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Q:  Hi David - I'm hoping you can redirect my husband and I.  Here's the story.  Chris went away to his Junior year in college this September.  Pledged a fraternity (bad judgment) and suffered enormous amounts of sleep deprivation.  He drank a lot and experimented with drugs, cocaine as well - he told me he did cocaine 3x per week approx. (we had no knowledge of any of the above with the exception of the fraternity) He came home for Christmas break.  He seemed sullen, but trying hard to make me believe he was okay.  He wore a short sleeved tee shirt.  On his left arm there were three sizeable squares of burned/peeled skin that appeared to be healing.  I asked him what happened.  He said he did it.  He didn't know why. Shortly thereafter I found out about the drugs and figured it must be the reason behind the self injury.  Sent him to rehab 4 nites per week for 6 weeks and he graduated just three weeks ago.  We also at the same time sent him to a psychiatrist.  She diagnosed him as bipolar.  He is on 100 mgs of zoloft and .5 mg of  risperdal. He did not return to college away, he attended and continues to attend here at home.  He seemed improved.  However one week ago, he attended an overnite, his old college campus.  He assured me in the most believable way that he would not choose those behaviors again.  Within hours he was high on cocaine and in touch with his sister who called us imediately.  He came home.  He told his psychotherapist what happened and she said she will not see him again.  She does not treat drug addicts.  She knows about the bipolar diagnosis which was her purpose in seeing  him.  He had already been attending a drug treatment center.  So now he has no one to talk to, which he desperately needs.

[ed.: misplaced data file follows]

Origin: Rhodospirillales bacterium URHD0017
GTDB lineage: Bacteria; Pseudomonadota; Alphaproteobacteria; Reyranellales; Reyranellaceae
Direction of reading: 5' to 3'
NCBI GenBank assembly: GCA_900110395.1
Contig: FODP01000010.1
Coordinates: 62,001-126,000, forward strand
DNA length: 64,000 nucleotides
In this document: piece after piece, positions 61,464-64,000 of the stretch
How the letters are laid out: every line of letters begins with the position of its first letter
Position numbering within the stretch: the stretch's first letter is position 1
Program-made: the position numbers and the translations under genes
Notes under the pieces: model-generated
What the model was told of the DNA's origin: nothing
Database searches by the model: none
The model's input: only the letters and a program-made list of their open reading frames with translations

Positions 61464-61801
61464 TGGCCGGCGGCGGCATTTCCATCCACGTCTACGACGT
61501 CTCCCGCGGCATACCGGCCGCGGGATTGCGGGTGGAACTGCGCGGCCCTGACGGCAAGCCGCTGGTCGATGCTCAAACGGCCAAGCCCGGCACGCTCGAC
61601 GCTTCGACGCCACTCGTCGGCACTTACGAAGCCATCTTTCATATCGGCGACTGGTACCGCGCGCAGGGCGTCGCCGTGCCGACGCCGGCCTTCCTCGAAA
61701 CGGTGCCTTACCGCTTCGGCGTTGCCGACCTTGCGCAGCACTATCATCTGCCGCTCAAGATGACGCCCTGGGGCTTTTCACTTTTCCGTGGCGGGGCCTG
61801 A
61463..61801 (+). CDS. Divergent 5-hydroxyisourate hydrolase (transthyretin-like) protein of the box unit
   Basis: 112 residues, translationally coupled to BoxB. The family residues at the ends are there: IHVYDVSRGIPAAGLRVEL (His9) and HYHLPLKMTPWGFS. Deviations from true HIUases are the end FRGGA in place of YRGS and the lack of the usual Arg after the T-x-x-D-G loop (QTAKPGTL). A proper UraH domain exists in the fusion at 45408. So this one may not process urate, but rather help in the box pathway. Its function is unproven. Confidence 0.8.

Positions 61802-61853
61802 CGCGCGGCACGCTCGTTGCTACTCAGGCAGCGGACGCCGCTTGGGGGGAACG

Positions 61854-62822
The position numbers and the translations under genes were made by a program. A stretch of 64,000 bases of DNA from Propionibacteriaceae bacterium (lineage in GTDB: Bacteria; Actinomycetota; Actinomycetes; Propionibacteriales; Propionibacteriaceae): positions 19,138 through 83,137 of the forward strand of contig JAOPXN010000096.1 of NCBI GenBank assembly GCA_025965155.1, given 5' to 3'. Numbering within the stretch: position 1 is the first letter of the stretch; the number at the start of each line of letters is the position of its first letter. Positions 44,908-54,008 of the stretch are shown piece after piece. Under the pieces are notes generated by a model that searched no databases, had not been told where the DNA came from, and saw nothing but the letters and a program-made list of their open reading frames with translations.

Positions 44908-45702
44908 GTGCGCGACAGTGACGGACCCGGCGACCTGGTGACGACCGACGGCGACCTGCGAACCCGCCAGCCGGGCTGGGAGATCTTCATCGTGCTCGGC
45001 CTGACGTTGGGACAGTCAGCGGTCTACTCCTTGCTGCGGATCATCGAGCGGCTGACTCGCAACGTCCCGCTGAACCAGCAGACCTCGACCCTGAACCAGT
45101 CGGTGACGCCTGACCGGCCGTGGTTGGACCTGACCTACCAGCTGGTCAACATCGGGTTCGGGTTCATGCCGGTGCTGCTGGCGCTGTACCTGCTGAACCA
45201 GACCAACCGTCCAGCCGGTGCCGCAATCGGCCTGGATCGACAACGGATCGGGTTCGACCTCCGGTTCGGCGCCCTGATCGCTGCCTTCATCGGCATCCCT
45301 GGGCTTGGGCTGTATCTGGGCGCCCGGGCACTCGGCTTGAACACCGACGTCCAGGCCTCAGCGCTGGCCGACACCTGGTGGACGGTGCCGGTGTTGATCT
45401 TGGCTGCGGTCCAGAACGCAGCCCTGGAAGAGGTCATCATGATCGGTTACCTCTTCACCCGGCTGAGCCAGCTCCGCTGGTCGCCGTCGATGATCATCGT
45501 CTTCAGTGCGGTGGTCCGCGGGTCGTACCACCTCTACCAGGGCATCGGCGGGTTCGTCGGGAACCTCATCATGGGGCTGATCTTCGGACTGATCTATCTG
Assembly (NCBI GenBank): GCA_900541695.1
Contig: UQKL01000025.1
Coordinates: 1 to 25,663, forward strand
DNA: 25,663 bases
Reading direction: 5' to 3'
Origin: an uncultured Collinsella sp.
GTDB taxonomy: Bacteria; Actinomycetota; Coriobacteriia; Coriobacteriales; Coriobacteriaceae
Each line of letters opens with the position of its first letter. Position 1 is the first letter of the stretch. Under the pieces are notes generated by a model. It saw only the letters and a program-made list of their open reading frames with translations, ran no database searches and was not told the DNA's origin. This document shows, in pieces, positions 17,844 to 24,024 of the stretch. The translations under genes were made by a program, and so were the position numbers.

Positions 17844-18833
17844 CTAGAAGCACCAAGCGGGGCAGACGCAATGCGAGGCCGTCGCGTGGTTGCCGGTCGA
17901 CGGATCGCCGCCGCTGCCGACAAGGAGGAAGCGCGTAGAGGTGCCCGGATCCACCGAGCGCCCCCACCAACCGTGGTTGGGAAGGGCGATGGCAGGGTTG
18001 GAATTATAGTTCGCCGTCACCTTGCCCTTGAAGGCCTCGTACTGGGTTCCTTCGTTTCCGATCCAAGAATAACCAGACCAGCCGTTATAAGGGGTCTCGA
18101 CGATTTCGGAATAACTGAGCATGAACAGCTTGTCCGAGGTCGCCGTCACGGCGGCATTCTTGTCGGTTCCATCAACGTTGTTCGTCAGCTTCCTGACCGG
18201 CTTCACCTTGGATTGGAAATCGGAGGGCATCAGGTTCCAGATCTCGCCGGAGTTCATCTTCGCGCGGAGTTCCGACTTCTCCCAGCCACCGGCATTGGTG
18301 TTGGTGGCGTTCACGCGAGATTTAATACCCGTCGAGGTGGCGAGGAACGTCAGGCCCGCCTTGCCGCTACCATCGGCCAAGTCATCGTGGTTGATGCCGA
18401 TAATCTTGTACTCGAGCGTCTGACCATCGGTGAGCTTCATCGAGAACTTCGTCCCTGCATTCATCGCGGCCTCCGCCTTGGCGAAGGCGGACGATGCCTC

He meets monthly with his psychiatrist to evaluate condition and he is afraid to let her know what he has done because she may not see him again and he knows he needs HELP! and the medication.  However, my husband and I took Chris with us this weekend when we went away overnite.  He burned himself with a cigarette (he doesn't smoke).  I noted it this morning - it was not there before. He denied it and then ten minutes later admitted he did it.  Again, he doesn't know why.  I am so concerned that the psych. too will say she doesn't want to see him. Chris is the oldest child of four in our family and so smart and fun, but in the summer he seemed so depressed (runs on my side) my daughter's neurologist checked him over and put him on 50 mg. of zoloft.  I have read that bipolar treated with antidepressants alone can cause quite an episode.  Chris took these medications 3 weeks before college and then left, that's when all of the above occurred.

Unfortunately that is not the end of the story.  During the above time, he had a three week relationship with a girl and because he had such extremely poor judgment, he did not ask if she used bc - which she did not.  He did and apparently it was ineffective and she is having his baby in August.  He  has so MUCH to deal with.  I don't  know how to help. Thanks for any help you can give me.

Dear D,